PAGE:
These practices were, to say it mildly, profoundly unsustainable, both for those enslaved and for the environment. In 1850, the Haitian slaves overthrew their masters, but by the time the Haitian people had freed themselves from colonial rule, much of their "natural capital" had been destroyed. What little remained of the nation's forests then has largely been lost since — cut down by the poor, who make up the overwhelming majority of the nation's populace, and who are almost entirely dependent on charcoal as a source of fuel for heating and cooking.

Today only 1% of Haiti's forests remain (compared to 28% of the Dominican Republic's forests). In Diamond's words: "The consequences of all that deforestation include loss of timber and other forest building materials, soil erosion, loss of soil fertility, sediment loads in the rivers, loss of watershed protection and hence of potential hydroelectric power, and decreased rainfall.

These deficits in natural capital are reflected in the stark realities of Haiti's persistent economic deprivation: It is not only the poorest nation outside Africa (where many nations suffer from the same environmental deficits), it is a nation of subsistence farmers with ever more depleted soil; a country of 10 million people who must often choose between unsafe drinking water or water bottled by corporations and sold at prices they cannot afford. It is a nation built of cinder blocks because it no longer had any timber.

If there is anything fortuitous for the Haitian people in the timing of the earthquake, it may be that it comes at the time when people are beginning to understand that the natural capital of any nation has value to all of humankind. It is conceivable that this new understanding could be converted into a form of aid for Haiti that would not only help the nation get on its feet, but have lasting value for all humankind — the restoration of Haiti'ꀙs forests.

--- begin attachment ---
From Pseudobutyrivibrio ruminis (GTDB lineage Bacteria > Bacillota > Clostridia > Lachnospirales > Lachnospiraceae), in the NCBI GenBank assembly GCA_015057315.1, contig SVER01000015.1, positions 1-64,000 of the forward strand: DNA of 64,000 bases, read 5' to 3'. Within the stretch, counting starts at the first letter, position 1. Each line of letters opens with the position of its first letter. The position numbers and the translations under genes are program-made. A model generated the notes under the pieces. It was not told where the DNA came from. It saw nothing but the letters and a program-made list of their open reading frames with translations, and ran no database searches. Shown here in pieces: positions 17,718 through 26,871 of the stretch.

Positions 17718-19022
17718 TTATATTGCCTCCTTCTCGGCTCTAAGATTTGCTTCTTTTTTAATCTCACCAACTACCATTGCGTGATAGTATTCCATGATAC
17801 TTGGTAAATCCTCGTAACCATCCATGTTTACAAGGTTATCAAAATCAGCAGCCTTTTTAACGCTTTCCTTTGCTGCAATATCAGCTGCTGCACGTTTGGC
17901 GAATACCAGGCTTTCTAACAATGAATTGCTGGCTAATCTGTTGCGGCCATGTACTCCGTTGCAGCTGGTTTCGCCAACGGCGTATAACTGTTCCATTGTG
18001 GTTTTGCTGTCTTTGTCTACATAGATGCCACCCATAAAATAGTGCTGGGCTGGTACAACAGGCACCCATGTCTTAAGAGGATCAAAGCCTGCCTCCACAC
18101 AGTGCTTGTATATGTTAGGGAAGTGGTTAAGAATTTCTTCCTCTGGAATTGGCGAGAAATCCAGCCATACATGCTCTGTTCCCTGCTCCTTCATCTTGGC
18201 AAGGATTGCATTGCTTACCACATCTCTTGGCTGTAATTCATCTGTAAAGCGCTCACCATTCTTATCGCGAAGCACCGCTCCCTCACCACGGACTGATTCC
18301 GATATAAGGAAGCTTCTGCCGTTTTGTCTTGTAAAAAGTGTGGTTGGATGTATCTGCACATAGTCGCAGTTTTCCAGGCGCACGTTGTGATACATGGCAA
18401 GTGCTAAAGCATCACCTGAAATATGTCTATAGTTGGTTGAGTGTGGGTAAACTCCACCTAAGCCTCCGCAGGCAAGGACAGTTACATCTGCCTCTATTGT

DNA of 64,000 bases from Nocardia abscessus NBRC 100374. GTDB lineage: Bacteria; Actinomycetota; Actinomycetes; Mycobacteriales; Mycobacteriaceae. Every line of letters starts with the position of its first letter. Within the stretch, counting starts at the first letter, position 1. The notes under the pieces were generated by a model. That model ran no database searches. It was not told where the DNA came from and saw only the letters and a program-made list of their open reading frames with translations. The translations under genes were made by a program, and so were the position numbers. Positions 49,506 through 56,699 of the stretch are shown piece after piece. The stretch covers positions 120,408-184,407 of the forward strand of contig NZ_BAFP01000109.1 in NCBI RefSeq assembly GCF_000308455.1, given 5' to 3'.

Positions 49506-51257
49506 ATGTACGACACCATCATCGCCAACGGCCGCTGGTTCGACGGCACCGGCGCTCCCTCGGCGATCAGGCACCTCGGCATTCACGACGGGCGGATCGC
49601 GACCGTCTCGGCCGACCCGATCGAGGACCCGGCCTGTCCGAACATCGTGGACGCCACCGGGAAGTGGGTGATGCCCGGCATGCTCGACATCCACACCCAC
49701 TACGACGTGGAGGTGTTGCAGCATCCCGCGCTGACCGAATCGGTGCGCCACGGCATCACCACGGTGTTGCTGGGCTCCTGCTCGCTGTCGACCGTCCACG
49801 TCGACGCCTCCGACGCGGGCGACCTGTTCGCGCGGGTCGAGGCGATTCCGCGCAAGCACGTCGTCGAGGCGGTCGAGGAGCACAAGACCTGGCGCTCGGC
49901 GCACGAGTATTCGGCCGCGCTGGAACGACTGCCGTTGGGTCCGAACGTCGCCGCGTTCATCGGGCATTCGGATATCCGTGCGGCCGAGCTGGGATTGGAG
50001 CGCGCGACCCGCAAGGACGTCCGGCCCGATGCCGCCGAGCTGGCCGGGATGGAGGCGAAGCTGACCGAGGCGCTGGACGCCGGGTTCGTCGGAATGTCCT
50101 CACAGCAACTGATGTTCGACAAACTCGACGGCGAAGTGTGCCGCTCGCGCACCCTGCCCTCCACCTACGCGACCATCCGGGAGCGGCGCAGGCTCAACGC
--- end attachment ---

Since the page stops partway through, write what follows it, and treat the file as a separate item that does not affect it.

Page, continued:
Indeed, several forces are converging that could make this vision a reality:

  • The nations of the world seem prepared to pledge hundreds of millions of dollars for relief and recovery in Haiti.
  • There is a recognition that the concept of "recovery" cannot have meaning in Haiti unless the millions of Haitians without resources or technical skills can find meaningful work. The need to rebuild the physical infrastructure of the nation will create work for those with sophisticated construction skills, but many Haitians do not possess such skills, and will be without the money to support themselves and their families unless the means can be found to employ them to aid the nation's recovery with skills they can quickly acquire.
  • A comprehensive plan to restore Haiti's forests and waterways could employ tens of thousands of unemployed individuals in a modern Haitian version of Roosevelt's Civilian Conservation Corps, quickly putting money directly into the hands of local workers for their work in replenishing forest resources that will help to ensure the durability of the nation's recovery over time.
  • An initiative to restore Haiti's forests could serve as a model for reconciling the interests of the developed, developing, and undeveloped worlds so that they can act as one to confront the universal threat posed by climate change. For however deep their differences may be, it is hard to imagine that the world's nations could not find common ground in the opportunity to help Haiti's populace restore its forests, while sequestering carbon and slowing climate change in the bargain.
  • Another critical benefit of reforestation in Haiti is that it will improve resilience to future weather events. Reforestation combined with agro-forestry (trees on smallholder farms) is critical to restoring watersheds, which will also enhance agriculture production. Therefore, a reforestation initiative could serve as both a strategy that helps Haiti adapt to problems created by global warming and as a strategy to mitigate those problems by reducing greenhouse gases.